LAFAYETTE, Ga. — Michael Lovelady opened One-Eleven restaurant on LaFayette’s square not because he longed to be a restaurateur.
Lovelady, who had no restaurant experience, opened the upscale eatery only because he couldn’t stand the idea of turning the historic building he bought at 111 E. LaFayette Square into offices for his business, Correctional Electronics Supply. Stripping away old drywall, a dropped ceiling and the like revealed a beautiful historic building underneath.
“Once we found the historic elements in here, we didn’t have the heart to make it into offices,” Lovelady said.
He dug up items from the building’s days as Kirby Herndon Hardware and incorporated them as restaurant decor, including ladders that roll on rails and an old elevator once used to haul Model Ts upstairs.
On Thursday morning, Lovelady made his case for establishing a historic district in downtown LaFayette to a dozen people who met at 8 a.m. in the Bank of LaFayette’s community room.
The historic district idea had been broached by the City Council in September but put on hold after business owners protested.
“They didn’t want a heavy-handed government telling them what to do,” Lovelady said. “There was a lot of confusion.”
The meeting Thursday was meant to dispel some of that misunderstanding — though no one there expressed opposition to the district.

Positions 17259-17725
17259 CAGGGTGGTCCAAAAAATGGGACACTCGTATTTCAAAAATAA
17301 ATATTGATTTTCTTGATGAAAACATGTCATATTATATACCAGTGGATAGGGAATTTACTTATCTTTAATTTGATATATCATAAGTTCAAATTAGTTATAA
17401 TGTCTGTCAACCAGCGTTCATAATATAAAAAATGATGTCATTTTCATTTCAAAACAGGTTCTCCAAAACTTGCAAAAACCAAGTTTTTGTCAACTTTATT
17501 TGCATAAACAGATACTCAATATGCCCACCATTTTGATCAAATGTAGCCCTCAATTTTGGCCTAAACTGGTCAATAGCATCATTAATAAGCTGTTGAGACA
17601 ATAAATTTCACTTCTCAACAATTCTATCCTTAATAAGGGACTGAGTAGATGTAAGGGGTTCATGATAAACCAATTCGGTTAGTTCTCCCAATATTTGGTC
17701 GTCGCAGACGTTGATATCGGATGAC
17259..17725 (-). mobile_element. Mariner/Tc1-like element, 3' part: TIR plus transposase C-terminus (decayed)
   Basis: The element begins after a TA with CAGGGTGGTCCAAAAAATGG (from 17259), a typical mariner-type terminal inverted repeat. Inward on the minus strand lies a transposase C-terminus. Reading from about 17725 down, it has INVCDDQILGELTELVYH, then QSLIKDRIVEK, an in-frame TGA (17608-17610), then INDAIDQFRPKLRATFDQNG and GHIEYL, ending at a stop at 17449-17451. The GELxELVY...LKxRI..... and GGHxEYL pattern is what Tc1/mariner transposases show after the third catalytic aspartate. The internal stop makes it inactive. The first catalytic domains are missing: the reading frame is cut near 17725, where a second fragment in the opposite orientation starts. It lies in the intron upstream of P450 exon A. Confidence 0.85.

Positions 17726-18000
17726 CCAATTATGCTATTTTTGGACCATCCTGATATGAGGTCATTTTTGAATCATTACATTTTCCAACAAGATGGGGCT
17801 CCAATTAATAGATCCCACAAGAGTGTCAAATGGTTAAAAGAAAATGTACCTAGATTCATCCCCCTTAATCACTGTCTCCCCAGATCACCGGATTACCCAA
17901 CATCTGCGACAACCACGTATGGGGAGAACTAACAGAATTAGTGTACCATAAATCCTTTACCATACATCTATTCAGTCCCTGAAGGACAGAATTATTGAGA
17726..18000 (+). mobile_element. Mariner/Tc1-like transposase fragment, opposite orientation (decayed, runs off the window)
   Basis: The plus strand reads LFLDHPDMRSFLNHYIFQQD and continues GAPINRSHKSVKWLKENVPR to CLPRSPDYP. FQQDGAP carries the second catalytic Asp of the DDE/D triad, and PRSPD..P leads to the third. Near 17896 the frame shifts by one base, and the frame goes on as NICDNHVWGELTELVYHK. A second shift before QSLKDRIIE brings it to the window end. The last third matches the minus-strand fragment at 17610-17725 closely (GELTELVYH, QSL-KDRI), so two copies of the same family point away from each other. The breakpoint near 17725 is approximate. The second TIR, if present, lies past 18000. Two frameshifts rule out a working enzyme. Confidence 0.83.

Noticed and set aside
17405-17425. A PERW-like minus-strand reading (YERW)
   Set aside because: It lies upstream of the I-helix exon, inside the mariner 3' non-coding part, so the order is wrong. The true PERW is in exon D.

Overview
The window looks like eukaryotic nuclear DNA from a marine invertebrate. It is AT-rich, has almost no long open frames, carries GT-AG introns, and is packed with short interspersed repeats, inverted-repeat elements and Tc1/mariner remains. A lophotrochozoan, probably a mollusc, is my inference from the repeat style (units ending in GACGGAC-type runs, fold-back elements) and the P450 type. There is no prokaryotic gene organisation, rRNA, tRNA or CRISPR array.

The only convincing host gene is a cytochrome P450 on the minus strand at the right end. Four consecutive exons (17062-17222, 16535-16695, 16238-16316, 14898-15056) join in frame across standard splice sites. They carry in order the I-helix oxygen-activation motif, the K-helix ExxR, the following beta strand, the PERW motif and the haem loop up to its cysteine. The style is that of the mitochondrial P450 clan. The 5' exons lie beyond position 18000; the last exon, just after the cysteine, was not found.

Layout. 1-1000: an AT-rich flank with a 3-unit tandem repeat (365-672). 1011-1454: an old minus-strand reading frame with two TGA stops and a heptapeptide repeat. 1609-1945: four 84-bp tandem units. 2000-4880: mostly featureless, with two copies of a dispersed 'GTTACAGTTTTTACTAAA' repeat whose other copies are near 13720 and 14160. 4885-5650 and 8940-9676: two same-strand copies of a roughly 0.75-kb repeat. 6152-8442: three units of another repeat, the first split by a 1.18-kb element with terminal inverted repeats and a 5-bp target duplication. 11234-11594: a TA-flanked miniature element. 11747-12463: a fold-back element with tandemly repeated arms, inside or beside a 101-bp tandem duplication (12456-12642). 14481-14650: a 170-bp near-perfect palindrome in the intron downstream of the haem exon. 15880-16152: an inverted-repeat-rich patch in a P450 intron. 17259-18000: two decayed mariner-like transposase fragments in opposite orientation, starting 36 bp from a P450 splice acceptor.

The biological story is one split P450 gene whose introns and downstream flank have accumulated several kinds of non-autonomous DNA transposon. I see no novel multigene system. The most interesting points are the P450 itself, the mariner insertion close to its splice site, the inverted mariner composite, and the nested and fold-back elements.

That may be because the LaFayette Historic Preservation Commission has recommended that the council take an all-carrot, no-stick approach. Establish the historic district, commissioners said, but make the design guidelines optional.
The “carrot” for businesses that follow the guidelines is that they could be eligible for tax credits and grants to help fund construction.
“They only have to comply with it if they want to take advantage of those,” said Catherine Edgemon, the city’s Main Street and Economic Development director.
Longtime LaFayette contractor Ron Underwood said, “The guidelines are recommendations; they’re not gospel.”
City Councilman Chris Davis, who was at the meeting, predicted the council would approve the historic downtown district when it’s on the agenda, probably in May.
“I see the benefit of it,” said Davis, adding that he thinks the downtown historic district would be good for the city’s image.
Tim Omarzu covers education for the Times Free Press. Omarzu is a longtime journalist who has worked as a reporter and editor at daily and weekly newspapers in Michigan, Nevada and California.